Six Senses Bhutan: A Wellness Journey Through the Happiest Place on Earth
March 8, 2019 by Hidden Doorways
By: Allison Reiber DiLiegro
Wellness is an integral part of the Six Senses experience. Across the globe, Six Senses spas help guests reconnect with themselves, often turning to local culture for inspiration. It just so happens that Bhutan is bursting with inspiration. Six Senses Bhutan offers a journey through five spas, each with its own identity and focus. As guests travel through the Kingdom, each spa helps them connect more deeply with the destination as well as themselves.
Famously, Bhutan measures its progress by Gross National Happiness instead of Gross Domestic Product. After the fourth King of Bhutan made this proclamation in 1972, he set about making his plan official. The government consulted experts around the world to devise nine “domains of happiness.” Five of these domains inspire the Six Senses spa journey: Health, Time Use, Education, Psychological Well-being and Culture.
As happiness starts with health, so does the Six Senses Bhutan spa journey. Thimphu is typically a traveler’s first stop in Bhutan. Here, guests can have a Wellness Screening with the in-house doctor that provides a detailed survey of their physical and emotional well-being. This information gives guests a better understanding of their current state of wellness. If interested, the doctor can recommend a personalized program for spa-goers to follow during their time in Bhutan and afterwards.
Each of the five spas has a unique feature and a designated crystal, chosen to align with the spa’s core value. Thimphu features traditional Bhutanese hot stone baths, where the water is heated with fire-roasted stones. The crystal here is clear quartz, said to magnify the healing vibrations of other crystals. As guests collect the crystals along the journey (which they’re allowed to keep), the clear quartz makes the others grow stronger. Guests can hold the crystal during the entire treatment or just in the beginning, when therapists use singing bowls and chant traditional Bhutanese mantras.
At Punakha, the core value is Time Use. The spa is arranged like a small village, with freestanding treatment rooms and a path that connects them. Here, guests are invited to do a guided open-air walking meditation prior to all treatments. The meditation allows them to slow down, breathe deeply and feel more grounded. The crystal used in Punakha is carnelian, believed to reduce tension and increase vitality.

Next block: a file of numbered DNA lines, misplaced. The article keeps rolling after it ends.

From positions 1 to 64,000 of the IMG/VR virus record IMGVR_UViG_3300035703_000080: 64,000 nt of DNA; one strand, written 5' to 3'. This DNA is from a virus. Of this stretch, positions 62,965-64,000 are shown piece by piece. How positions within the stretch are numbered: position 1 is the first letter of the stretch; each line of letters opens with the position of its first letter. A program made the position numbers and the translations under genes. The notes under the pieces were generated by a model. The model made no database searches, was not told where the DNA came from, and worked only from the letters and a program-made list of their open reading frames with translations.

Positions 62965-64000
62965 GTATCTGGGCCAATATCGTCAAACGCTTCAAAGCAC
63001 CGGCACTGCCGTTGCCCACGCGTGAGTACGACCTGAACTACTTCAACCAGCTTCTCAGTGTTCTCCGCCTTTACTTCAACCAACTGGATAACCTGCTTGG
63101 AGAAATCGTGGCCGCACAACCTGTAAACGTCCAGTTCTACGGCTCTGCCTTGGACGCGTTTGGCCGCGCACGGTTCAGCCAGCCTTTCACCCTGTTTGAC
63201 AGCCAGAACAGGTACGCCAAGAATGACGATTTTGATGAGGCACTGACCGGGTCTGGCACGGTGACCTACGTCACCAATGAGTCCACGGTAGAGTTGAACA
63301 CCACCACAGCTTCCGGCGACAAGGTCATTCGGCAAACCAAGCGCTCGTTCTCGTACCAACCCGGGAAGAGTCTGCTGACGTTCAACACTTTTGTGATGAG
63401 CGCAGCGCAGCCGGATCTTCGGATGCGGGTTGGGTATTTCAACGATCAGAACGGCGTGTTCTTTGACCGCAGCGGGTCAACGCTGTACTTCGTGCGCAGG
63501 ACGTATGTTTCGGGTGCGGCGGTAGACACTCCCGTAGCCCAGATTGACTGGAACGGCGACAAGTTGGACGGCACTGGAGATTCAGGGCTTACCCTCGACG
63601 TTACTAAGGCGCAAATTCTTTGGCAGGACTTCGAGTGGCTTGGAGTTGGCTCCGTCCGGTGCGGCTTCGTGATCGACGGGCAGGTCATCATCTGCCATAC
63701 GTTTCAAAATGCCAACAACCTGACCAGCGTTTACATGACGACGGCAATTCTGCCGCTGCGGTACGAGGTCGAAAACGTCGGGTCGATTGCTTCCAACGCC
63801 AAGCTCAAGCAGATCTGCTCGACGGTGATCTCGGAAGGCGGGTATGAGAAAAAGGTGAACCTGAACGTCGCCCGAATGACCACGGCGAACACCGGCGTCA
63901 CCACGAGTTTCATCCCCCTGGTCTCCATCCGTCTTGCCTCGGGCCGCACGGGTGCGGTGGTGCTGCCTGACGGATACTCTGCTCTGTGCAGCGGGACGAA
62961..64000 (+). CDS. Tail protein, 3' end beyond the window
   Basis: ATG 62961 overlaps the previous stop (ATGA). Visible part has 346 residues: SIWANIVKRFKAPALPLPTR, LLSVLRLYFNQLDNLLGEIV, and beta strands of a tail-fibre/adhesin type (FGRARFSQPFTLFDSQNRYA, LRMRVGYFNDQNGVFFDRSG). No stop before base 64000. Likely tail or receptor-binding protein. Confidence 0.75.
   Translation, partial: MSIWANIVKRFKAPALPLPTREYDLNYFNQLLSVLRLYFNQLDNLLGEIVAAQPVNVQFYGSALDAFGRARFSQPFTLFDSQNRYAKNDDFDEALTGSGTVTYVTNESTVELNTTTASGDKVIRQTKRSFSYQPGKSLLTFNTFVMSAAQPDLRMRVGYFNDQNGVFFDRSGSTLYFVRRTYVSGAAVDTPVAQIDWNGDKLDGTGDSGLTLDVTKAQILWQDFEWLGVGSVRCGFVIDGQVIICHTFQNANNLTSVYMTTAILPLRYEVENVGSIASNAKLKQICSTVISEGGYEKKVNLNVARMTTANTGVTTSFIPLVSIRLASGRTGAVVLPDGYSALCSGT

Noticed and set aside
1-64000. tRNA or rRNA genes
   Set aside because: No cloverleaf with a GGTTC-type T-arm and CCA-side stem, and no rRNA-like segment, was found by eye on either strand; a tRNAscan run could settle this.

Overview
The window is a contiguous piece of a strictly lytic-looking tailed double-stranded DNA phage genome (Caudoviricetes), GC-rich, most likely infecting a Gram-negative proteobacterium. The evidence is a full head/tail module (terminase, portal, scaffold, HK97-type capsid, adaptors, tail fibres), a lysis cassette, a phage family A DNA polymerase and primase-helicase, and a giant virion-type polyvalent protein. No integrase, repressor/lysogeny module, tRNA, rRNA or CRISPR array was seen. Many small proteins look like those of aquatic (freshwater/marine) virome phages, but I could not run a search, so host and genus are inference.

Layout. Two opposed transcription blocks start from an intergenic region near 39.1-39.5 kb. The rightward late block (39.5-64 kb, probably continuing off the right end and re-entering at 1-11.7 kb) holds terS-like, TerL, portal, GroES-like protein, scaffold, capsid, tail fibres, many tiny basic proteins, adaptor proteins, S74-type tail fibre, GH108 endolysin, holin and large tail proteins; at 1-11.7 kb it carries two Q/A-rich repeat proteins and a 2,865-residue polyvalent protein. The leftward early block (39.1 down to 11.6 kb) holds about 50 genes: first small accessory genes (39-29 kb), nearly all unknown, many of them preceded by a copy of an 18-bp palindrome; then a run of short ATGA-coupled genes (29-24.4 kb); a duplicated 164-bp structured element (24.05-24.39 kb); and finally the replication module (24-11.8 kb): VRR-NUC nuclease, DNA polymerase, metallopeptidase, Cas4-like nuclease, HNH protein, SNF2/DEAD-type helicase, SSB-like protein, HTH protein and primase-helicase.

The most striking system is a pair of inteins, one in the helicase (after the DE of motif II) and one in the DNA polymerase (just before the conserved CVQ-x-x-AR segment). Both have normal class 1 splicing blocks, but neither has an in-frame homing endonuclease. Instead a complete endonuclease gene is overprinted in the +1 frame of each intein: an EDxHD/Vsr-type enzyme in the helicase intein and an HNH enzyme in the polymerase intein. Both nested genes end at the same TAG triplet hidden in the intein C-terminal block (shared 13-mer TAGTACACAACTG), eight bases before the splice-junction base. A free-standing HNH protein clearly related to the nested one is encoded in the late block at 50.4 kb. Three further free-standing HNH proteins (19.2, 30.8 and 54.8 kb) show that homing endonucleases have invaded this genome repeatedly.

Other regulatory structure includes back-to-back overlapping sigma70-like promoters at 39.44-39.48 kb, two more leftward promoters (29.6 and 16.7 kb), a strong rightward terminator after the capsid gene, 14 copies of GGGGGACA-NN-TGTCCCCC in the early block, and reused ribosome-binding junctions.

At each lodge, guests are free to choose the spa experience they wish to have. Spiritual types can take Yoga Nidra classes and sit for meditation sessions with the in-house master. Travelers just looking to relax have a full range of treatments to choose from. There are holistic facials, body scrubs, deep-tissue massages – ideal after long days of hiking – and so much more.
At Gangtey (set to open in summer 2019), the focus is on Psychological Well-being. Here, surrounded by pristine nature and wildlife, guests are invited to see the world as if they were children, with wonder and awe. The spa has a Swedana steam bath, where guests can steam their bodies with their head outside, looking at nature as if through a child’s eyes. The crystal here is amethyst, which both stimulates and soothes the mind.
The happiness value in Bumthang (set to open in summer 2019) is Culture. Guests can soak in the hot stone baths, an old Bhutanese tradition, and practice the local mantra, Om Mani Padme Hung. The mantra is believed to cleanse the mind of pride, jealousy, ignorance, anger, greed and desire. During chanting, guests are invited to hold an amazonite crystal, said to balance energies.
In Paro, the focus is on Education. In Bhutan, education is free and understanding the history of the country is important. The spa has a hot sauna and cold plunge that overlook 12th-century temple ruins. Guests can look out at the ruins and ponder all they’ve learned during their time in Bhutan. The crystal here is tiger’s eye, in honor of the nearby Tiger’s Nest monastery. Tiger’s eye is believed to release fear and make decisions with understanding rather than the clouds of emotions.
On the final day, guests are encouraged to reflect on their journey through Bhutan and set intentions for returning home. A beautiful conclusion is a meditation session in the neighboring temple with the in-house master. Sitting on the temple floor, feeling the vibrations of a singing bowl while a butter lamp burns, guests might find themselves feeling a little happier.
Six Senses Bhutan
Chunimeding, Babesa, Chang Gewog, Thimphu
Telephone: +975 2 350 773